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You expect things to go well for the New York Yankees. If hope springs eternal, then envy does also — mostly among the 29 other fan bases. Over the past few years, though, the Yankees have repeatedly run into their own sort of obstacles, and their own form of disappointment.
Their playoff exits under Aaron Boone have been crushing. Their offseason choices under legendary GM Brian Cashman have ranged from the typical Yankees swagger to what some would call a more restrained, holistic approach and others did call half measures. Their expectations have remained the same: Win the World Series. And it hasn’t happened in a while now.
Yet just when mortality was seeping into the pinstriped, the 2022 club came along. This team is playing so well that it is shattering expectations — elating the Bronx and demoralizing the AL East. Halfway through the season, 81 games, the Yankees are 58-23. If you did the quick math, yep, it comes out to a 116-win pace that would tie the all-time record.
Seemingly everything is going right for the Yankees. To maintain this pace — heck, to maintain anything close to this pace — they need everything to keep going right. That’s far from a given, so it’s worth considering the biggest reasons the Yankees have raced out to a historic first half, and whether they are likely to remain true.
Reason No. 1: Aaron Judge
Let’s get the pun out of the way: Yes, Judge is by far the biggest reason for the Yankees’ success. He’s having a contract year for the ages after turning down an extension offer this spring. Take your pick of impressive feat. His 29 homers are top of the heap in MLB, and put him on track to chase Roger Maris’ single-season homer record (61) that still stands for the Yankees and the American League.
On the more surprising side of the ledger, he has taken on more defensive responsibility, starting more than half his games in center field and holding his own. Add it all up and Judge is thoroughly in the mix for an AL MVP award, and to post one of the best individual seasons in baseball.
Will it continue? No one is betting against his power, that’s for sure. Statcast metrics show that Judge is more consistently hitting fly balls that consistently turn into homers for him because, you know. The challenge for Judge will be to remain patient and take his walks as pitchers get even more skittish. That, and staying healthy.
Reason No. 2: A multitude of healthy ligaments and muscles
Ah yes, the soft tissue problems that plagued New York for the past few seasons have mostly vanished. After losing more days than any other team to leg injuries — hamstrings, calfs, knees — from 2018 to 2020, and suffering a good bit in 2021, too, the Yankees are one of the healthiest teams this season. The hitters who have taken the most plate appearances, in order, are Judge, Anthony Rizzo, DJ LeMahieu, Giancarlo Stanton and Gleyber Torres. That’s pretty much exactly how Cashman and company would have drawn it up.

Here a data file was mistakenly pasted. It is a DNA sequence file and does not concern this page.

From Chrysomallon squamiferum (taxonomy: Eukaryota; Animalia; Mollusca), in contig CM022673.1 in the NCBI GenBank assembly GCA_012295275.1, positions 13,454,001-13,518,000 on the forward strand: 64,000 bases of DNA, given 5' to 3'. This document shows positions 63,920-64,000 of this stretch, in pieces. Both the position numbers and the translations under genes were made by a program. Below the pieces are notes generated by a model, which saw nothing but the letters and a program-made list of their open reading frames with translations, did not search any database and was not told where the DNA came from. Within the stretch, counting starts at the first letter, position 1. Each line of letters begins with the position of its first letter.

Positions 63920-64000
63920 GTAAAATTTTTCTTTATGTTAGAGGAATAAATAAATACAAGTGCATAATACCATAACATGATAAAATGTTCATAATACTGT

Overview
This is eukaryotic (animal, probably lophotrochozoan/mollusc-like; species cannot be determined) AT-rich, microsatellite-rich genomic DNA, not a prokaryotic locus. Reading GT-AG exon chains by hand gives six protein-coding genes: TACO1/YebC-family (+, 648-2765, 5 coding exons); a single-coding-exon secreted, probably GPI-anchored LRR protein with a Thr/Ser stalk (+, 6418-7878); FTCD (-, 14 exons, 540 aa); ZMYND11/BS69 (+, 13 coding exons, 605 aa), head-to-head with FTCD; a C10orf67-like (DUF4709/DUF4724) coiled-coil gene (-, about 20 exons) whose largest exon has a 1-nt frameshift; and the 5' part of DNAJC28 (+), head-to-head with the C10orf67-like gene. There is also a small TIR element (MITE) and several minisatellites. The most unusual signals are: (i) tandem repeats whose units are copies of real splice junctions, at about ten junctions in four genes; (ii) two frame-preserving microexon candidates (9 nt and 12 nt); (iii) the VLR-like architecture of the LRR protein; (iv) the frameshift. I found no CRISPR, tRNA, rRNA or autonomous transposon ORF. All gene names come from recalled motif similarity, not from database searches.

Then there’s the starting rotation. Luis Severino came into 2022 having started three games since 2018. Jameson Taillon missed 2020. Nestor Cortes … had 16 MLB career starts in his career. And yet, along with Gerrit Cole and Jordan Montgomery, they have each made at least 14 starts. The Yankees are the only team in the majors with five such starters. That speaks not only to health, but effectiveness.
Will it continue? Well, probably not like this. Odds are one or two starters will need to skip a start or take a rest at some point. Injuries are just a reality across a long season. The good news is the Yankees appear to have solid pitching backup waiting in the wings, including JP Sears, who has given up one run in 15 1/3 innings in the majors this year. Waiver wire treasure Matt Carpenter is the best depth piece on the offensive side, but expect some additions on that front at the trade deadline.
Reason No. 3: Whatever is happening with the baseballs
Whether it’s via luck, strategy or pure strength, the Yankees have been particularly well-equipped to mash a baseball that has contributed to depressed offense around the league. While the ball’s liveliness has seemed to wax and wane with the heat and humidity, the Yankees’ bats have stayed hot all year.